You’re at the supermarket and faced with an all-too-common dilemma that stops you right in your tracks down Aisle 7: Do you choose the brand name of a given product, or the cheaper generic version?Or you’re driving down the road and the gas light on your dash tells you you’re almost out of fuel, but you can’t decide: do you save money and fill up at the no-name station on the right, or go across the street and spend a bit more at the more well-known major fuel brand?At this point, the price discrepancy may be enough to reach for the generic version and save some dough. But you hesitate because of a long-lasting consumer stereotype: Generic is cheaper; therefore, its quality must be inferior. Then there are other considerations: are those generic over-the-counter medications or baby products safe?Here’s the thing: some generic substitutes are inferior copies to the national brand. Taste, texture and consistency are sometimes just a bit off when it comes to food; build quality may seem flimsier when it comes to appliances; and packaging may look and feel cheap all around. They’re not heavily marketed like the brand name product. But then, better advertising is often the only thing setting apart brand name vs. generic.With all this in mind, there’s never really an instance when you should choose only a store brand or only a name brand. Here’s how to choose for some of your favorite products, from food to electronics:
Check ingredients. Start reading labels, side by side, of a name-brand product and its generic version. In most cases, the ingredients will be almost identical. (Many generic products are manufactured in the same facilities as the name brand.) In the case of medicine, check to see if both products carry the same active ingredient; if so, generic may be the better choice. Also look for ingredients you may be allergic to; the brand name may offer a gluten-free or sensitive skin variety that the generic label won’t.
Base your purchase by priority. Products you may tend to use more infrequently, or ones that have a longer shelf life (like certain condiments or energy-saving light bulbs) may be worth buying name brand for the quality. Likewise, if your household goes through paper products, bottled water or regular food staples like bread, eggs or milk like there’s no tomorrow, you may want to consider generic to avoid costs adding up.
Try before you decide. You might be surprised that the store brand salad dressing tastes exactly the same as the name brand -- or it could be a salty, flavorless mess. Let your taste buds decide. Does buying the triple-ply, aloe-infused, organic harvested cotton toilet paper justify the higher cost, or will the simple store brand TP do just fine? Trial and error might be necessary before deciding which products you like generic and which ones you swear by name brand. Go for generic if quality or taste isn’t important to you, but saving is.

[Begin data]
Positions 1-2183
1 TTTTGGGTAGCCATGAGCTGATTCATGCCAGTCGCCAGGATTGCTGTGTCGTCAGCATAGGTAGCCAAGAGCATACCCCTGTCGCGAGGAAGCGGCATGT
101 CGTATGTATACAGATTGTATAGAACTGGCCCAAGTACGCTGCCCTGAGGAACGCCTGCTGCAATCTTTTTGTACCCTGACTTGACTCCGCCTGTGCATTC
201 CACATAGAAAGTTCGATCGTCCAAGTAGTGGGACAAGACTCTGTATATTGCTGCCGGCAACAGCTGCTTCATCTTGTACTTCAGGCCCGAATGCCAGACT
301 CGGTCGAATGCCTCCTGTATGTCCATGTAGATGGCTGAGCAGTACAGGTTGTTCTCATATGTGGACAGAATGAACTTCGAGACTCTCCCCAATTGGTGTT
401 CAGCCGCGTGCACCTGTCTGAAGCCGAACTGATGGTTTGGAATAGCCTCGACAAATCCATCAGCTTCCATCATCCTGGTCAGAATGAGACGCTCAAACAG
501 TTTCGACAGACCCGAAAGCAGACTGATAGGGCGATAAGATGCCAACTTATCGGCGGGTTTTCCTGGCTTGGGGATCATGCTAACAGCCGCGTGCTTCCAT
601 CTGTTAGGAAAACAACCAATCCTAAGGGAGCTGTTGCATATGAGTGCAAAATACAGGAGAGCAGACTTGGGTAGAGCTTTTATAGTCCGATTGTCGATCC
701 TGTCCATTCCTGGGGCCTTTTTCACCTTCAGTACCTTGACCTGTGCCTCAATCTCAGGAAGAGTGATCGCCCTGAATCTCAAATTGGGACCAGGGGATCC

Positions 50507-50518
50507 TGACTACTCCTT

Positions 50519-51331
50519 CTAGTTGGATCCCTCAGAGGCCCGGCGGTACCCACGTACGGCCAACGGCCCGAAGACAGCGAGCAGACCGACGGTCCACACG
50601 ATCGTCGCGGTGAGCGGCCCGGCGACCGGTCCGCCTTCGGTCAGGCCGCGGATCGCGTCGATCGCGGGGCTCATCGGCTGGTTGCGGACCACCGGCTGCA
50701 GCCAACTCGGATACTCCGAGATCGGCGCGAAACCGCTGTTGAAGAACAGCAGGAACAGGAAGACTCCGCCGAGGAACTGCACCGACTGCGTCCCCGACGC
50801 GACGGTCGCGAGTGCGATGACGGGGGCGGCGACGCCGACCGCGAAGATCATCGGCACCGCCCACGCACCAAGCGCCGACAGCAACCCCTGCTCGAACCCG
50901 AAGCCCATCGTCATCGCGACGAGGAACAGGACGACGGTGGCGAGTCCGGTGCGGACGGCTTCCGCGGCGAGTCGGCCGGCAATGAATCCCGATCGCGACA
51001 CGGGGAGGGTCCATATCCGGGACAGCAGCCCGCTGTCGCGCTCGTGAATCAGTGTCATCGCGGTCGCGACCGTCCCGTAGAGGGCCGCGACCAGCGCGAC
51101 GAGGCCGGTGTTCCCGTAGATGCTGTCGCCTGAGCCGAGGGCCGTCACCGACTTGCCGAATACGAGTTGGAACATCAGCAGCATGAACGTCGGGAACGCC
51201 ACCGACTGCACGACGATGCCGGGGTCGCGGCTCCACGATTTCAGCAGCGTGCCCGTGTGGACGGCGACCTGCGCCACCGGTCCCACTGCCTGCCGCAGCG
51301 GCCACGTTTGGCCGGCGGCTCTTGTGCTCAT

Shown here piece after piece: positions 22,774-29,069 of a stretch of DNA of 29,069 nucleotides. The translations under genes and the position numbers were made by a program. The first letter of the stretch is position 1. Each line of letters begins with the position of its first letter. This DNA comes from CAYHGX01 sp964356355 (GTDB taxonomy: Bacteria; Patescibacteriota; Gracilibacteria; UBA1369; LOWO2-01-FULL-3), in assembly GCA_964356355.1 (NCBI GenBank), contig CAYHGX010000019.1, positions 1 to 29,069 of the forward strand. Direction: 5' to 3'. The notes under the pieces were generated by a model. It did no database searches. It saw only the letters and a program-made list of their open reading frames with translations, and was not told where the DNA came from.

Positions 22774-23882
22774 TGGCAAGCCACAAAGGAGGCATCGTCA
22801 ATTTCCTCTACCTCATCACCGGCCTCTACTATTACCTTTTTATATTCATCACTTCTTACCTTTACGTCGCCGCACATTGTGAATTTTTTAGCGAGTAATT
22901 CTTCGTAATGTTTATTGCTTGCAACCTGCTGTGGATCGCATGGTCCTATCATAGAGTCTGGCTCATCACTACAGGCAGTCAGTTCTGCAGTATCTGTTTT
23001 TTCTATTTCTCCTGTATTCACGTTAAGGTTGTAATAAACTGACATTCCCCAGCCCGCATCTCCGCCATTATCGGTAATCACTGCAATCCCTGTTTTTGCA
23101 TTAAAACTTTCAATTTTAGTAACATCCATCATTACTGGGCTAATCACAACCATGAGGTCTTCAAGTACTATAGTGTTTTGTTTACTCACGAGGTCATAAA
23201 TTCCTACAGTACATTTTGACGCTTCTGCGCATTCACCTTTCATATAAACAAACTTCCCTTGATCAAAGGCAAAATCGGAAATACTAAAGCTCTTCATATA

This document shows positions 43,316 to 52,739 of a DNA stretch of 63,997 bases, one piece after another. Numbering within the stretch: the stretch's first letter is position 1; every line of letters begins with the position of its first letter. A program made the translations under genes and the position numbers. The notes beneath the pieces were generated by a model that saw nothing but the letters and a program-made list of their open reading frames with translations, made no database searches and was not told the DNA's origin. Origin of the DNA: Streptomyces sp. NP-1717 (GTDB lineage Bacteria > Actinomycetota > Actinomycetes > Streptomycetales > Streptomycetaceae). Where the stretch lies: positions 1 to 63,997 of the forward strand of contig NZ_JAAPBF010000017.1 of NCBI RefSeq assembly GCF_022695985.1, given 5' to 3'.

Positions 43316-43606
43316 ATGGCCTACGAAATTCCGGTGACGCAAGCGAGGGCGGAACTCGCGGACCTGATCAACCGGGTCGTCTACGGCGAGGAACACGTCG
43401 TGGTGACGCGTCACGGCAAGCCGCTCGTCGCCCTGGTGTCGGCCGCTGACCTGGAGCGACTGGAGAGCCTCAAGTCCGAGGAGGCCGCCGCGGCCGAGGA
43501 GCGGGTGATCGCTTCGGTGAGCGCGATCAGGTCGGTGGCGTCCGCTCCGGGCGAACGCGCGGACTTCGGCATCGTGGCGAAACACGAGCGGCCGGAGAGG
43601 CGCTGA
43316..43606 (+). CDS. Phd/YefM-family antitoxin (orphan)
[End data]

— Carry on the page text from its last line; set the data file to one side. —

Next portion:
If you’re still in doubt after a shopping excursion yields you all the wrong products, here are some cases when you should absolutely go for the store brand, and other times when name brand is your best bet.
You’re unlikely to see much difference at all between the generic and store brand for over-the-counter medications. That’s because the Food and Drug Administration mandates that similar products carry the same active ingredients, which will be listed on the box. So, if you pick up a box of Tylenol and compare it to the generic version, you’ll see that acetaminophen is the main ingredient in both.Generic prescription drugs must also meet the same federal guidelines; they’re also noted by the FDA to be up to 85 percent cheaper than the name brand. (Example: At Walgreens, a 100-count box of Extra Strength Tylenol costs $9.79; the generic acetaminophen, $6.79.) Next time your doctor prescribes you medication, ask them if taking the generic is OK, since it can save you money both out of pocket and on your health insurance premiums.
Professional chefs are said to buy name brand staple foods like salt, sugar and flour only 20 percent of the time, debunking the theory that they only buy the best and most expensive ingredients. Add in other items, like spices and seasonings, and you’d be best served going generic, since it’s hard to taste the difference between it and the name brand. You can include breakfast cereal, too. (Take two competing types of corn flakes at Target. Name brand: $3.19 Kellogg’s. Generic: $1.99 Target brand.) If you’re undecided, go for generic, especially for simple, basic varieties like corn or bran flakes.